DaimlerChrysler Vehicles Demonstrate 4 Approaches to Fuel Cell Technology
On Dec. 13, 2001, DaimlerChrysler demonstrated fuel cell vehicles powered by four different fuels. The vehicles were gathered together for the first time at DaimlerChrysler’s facility at the California Fuel Cell Partnership, a collaboration of automotive and energy companies and government agencies that is demonstrating and testing fuel cell-vehicle technologies.
Fuel cells combine oxygen from the air and hydrogen from a fuel source to produce electricity, which can be used to power electric motors and drive automobiles. DaimlerChrysler and other automakers are exploring a variety of fuels that can produce hydrogen onboard vehicles.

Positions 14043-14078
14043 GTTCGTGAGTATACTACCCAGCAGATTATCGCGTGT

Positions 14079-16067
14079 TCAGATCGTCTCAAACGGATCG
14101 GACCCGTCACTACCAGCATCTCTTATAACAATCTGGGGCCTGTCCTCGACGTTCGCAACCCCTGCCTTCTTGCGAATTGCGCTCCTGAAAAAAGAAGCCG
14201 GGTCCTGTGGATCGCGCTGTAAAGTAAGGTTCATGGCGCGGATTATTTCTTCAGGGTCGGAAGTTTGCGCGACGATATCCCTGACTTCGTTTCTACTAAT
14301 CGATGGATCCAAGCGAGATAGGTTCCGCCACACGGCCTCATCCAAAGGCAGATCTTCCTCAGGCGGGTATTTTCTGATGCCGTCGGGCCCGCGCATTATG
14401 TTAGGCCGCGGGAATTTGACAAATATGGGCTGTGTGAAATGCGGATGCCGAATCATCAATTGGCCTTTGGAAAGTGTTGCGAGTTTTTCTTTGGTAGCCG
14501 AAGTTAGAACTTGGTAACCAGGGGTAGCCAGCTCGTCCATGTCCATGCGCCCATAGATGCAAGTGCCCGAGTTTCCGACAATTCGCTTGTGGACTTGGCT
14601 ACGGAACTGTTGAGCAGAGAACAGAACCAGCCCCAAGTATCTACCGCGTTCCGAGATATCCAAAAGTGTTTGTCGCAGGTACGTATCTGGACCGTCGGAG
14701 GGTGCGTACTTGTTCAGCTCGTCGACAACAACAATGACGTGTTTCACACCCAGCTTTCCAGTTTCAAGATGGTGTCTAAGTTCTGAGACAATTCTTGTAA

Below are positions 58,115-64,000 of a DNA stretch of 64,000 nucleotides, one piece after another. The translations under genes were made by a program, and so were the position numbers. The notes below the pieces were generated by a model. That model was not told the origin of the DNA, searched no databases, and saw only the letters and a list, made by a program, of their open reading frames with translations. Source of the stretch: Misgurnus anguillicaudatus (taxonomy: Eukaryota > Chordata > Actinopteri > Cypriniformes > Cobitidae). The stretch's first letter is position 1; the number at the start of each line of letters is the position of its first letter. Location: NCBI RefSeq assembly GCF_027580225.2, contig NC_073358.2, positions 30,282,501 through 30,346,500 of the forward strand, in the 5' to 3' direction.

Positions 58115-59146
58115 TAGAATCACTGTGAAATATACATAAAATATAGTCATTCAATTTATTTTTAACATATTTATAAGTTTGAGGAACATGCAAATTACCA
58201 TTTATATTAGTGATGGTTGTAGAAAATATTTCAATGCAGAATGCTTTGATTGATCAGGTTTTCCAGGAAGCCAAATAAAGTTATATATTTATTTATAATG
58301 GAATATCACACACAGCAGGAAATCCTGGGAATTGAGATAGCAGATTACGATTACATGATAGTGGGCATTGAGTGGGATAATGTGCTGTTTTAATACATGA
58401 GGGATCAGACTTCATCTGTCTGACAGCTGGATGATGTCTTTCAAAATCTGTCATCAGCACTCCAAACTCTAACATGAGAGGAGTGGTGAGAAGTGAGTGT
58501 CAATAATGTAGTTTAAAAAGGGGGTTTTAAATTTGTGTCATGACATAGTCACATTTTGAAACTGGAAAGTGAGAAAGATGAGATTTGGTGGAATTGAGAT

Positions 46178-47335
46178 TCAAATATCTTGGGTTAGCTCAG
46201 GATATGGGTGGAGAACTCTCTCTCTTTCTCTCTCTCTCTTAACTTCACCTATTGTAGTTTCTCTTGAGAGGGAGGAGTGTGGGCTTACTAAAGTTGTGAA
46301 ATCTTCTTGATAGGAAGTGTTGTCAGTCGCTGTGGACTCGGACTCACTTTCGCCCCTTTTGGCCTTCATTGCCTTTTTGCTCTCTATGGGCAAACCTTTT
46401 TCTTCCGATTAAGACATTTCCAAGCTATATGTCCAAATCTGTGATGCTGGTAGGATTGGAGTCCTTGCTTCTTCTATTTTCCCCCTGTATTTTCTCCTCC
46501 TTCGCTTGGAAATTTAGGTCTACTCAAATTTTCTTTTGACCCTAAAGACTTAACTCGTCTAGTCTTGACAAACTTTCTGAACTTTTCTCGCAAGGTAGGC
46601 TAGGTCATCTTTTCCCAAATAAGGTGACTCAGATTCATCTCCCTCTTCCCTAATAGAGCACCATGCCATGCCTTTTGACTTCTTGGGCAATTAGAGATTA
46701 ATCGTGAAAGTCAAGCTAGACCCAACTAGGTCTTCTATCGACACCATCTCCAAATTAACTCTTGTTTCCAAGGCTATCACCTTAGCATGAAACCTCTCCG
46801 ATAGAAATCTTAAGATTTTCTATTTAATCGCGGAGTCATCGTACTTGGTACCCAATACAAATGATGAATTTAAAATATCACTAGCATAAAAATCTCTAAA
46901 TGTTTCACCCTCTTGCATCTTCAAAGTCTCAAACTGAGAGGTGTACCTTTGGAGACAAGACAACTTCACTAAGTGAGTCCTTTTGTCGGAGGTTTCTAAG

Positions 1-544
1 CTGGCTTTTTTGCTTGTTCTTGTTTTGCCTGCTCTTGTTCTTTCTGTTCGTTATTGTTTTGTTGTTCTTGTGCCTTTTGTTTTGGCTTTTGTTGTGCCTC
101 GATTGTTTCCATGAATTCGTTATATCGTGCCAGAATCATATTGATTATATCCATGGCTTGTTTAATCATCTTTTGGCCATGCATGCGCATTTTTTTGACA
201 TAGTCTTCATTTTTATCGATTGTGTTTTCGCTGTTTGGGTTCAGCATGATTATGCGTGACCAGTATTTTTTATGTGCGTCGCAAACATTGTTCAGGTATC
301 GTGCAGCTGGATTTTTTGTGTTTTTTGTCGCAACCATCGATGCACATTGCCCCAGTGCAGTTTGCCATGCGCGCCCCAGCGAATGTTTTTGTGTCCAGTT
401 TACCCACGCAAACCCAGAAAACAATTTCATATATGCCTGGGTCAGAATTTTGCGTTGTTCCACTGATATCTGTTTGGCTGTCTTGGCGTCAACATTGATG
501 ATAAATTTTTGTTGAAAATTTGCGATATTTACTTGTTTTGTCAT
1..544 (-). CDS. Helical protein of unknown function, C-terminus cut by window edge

The vehicles shown were:
-- Chrysler Town & Country Natrium, which is fueled with sodium boro-hydride, a compound related to borax. The Natrium was introduced Dec. 12 at the Electric Transportation Industry Conference in Sacramento.
-- NECAR 4, which operates on liquid hydrogen.
-- NECAR 4a, fueled by compressed gaseous hydrogen.
-- NECAR 5, which operates on methanol. NECAR 5 is being shown for the first time in North America.
The three NECAR vehicles are based on the Mercedes A-class passenger car.
In 1999, DaimlerChrysler also unveiled a luxury sport/utility concept vehicle called Jeep Com-mander, demonstrating gasoline-fueled fuel cell-engine technology.
DaimlerChrysler will market the first fuel cell city buses in 2002 and fuel cell-powered passenger cars in 2004. To meet those goals, DaimlerChrysler is investing more than $1.4 billion in fuel cell technology research and development during the period 2001-2004.